Based on specific laws, there are requirements that businesses secure before setting up a record keeping system. For instance, using an electronic record keeping system requires business owners to produce the record’s hard copy once the Australian Securities and Investments Commission (ASIC) and Australian Taxation Office (ATO) request it.

ASIC also has a roadmap-financial reporting which allows business owner to break down reporting requirements based on their business type. It is also recommended that business owners keep record for 5 years. However, there are records that should be kept for 7 years such as:

•    employee records

•    company’s financial records

•    all records of capital gains and fringe benefits.

As part of the basic legal requirements, the following must be kept:

•    bank accounts including deposit books, bank statements and cheque books.

•    financial accounting program or cash book used for recording cash payments and receipts.

•    employment records including benefits, remuneration, hours of work, overtime, leave superannuation benefits, termination of employment, type of employment, personal contact of employee, employment details and employee’s personal details.

•    sales records including receipt books, invoice books, cash register tapes, credit card documentation, credit notes for goods returned and goods used.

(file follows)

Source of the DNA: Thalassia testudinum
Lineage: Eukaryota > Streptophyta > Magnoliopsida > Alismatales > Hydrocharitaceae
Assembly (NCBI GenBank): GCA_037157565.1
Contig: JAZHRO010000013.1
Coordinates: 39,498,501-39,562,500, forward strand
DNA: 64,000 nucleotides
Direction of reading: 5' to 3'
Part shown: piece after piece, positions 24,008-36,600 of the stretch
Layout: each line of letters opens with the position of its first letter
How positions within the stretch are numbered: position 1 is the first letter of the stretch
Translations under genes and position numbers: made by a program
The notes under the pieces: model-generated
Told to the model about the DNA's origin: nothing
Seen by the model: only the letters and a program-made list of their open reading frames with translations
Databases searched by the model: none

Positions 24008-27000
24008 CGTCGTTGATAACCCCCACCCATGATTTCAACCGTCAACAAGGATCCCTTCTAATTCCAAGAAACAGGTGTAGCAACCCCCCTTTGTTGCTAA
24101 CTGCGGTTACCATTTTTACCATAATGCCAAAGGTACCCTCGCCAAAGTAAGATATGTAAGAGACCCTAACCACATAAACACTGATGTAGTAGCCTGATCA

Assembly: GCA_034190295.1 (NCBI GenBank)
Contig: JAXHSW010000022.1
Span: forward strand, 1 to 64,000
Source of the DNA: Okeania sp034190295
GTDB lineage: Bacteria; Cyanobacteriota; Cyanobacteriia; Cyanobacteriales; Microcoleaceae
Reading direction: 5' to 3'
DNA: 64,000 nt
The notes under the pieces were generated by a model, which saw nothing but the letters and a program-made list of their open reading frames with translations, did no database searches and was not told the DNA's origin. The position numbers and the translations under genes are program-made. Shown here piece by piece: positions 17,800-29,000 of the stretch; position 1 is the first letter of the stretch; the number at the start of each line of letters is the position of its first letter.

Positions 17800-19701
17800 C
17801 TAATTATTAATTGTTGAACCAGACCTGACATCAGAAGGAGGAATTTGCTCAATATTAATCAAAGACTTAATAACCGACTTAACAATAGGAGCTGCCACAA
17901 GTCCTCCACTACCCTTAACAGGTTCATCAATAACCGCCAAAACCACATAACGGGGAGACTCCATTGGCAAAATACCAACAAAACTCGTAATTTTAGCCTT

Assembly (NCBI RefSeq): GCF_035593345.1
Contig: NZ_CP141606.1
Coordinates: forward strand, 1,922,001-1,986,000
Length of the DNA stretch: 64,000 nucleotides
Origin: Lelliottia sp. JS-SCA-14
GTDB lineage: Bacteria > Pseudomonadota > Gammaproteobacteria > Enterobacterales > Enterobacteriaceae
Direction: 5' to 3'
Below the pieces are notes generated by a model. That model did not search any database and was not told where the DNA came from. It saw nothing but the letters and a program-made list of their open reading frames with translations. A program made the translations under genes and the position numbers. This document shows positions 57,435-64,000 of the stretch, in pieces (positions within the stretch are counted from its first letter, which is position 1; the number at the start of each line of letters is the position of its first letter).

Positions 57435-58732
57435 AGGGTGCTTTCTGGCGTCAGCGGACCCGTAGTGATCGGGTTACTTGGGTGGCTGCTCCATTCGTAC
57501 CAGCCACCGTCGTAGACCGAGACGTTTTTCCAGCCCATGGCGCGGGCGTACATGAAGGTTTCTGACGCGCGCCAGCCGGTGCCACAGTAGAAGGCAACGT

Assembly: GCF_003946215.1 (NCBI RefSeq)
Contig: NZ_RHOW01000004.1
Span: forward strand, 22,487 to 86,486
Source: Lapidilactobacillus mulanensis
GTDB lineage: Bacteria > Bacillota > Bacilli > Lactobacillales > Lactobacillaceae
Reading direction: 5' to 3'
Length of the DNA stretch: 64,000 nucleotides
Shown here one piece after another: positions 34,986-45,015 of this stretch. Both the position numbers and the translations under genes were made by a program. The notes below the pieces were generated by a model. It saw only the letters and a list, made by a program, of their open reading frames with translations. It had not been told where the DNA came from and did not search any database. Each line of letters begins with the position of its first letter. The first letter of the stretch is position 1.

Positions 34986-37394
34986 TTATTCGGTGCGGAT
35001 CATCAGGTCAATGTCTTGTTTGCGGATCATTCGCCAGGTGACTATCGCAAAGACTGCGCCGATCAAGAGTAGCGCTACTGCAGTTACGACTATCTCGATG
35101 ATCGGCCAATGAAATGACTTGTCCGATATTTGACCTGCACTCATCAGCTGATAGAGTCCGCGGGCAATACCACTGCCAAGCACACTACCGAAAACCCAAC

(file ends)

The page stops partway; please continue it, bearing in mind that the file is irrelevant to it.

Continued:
•    Work, health and safety (WHS) records such as chemical storage records, first aid incident register, workplace assessments, Material Safety Data Sheets (MSDS), risk register and management plan, workplace incidents and names of key WHS people.

End of financial year records are also very important and to meet legal requirements, a business owner needs to minimise tax bill or maximise tax return at the end of the financial year.

As a requirement, a business owner needs to keep the following records:

•    a list of debtors and creditors for the entire financial year

•    depreciation details such as depreciation schedule, tax invoices, purchase agreements, installation cost and the cost of transporting the items to your business

•    stock on hand details form the beginning and end of the financial year

•    expense records including receipts, cash register tapes, cheque butts, copies of statements, credit card documentation, payment details and log books

•    agreements such as loan agreement, rental agreements, lease agreements, franchise agreements, sale and lease back agreements, trading agreements with suppliers and legal documentation

•    basic accounting records such as accounts receivable, accounts payable and stock records

•    staff and wages details including employment contracts, tax deducted, sick pay, holiday pay, fringe benefits , superannuation

•    other documents such as contracts with telephone companies, deposits with utilities, business name registration certificate and capital gains records.

Keeping these records for 5 to 7 years is also one of the best practices to follow. Aside from the aforementioned records, certificates and licenses are also important. Make sure you also keep customer records, customer complaints, details of any disputes, employee resumes and job applications, insurance policies, quotes given and won and advertising campaigns and success details.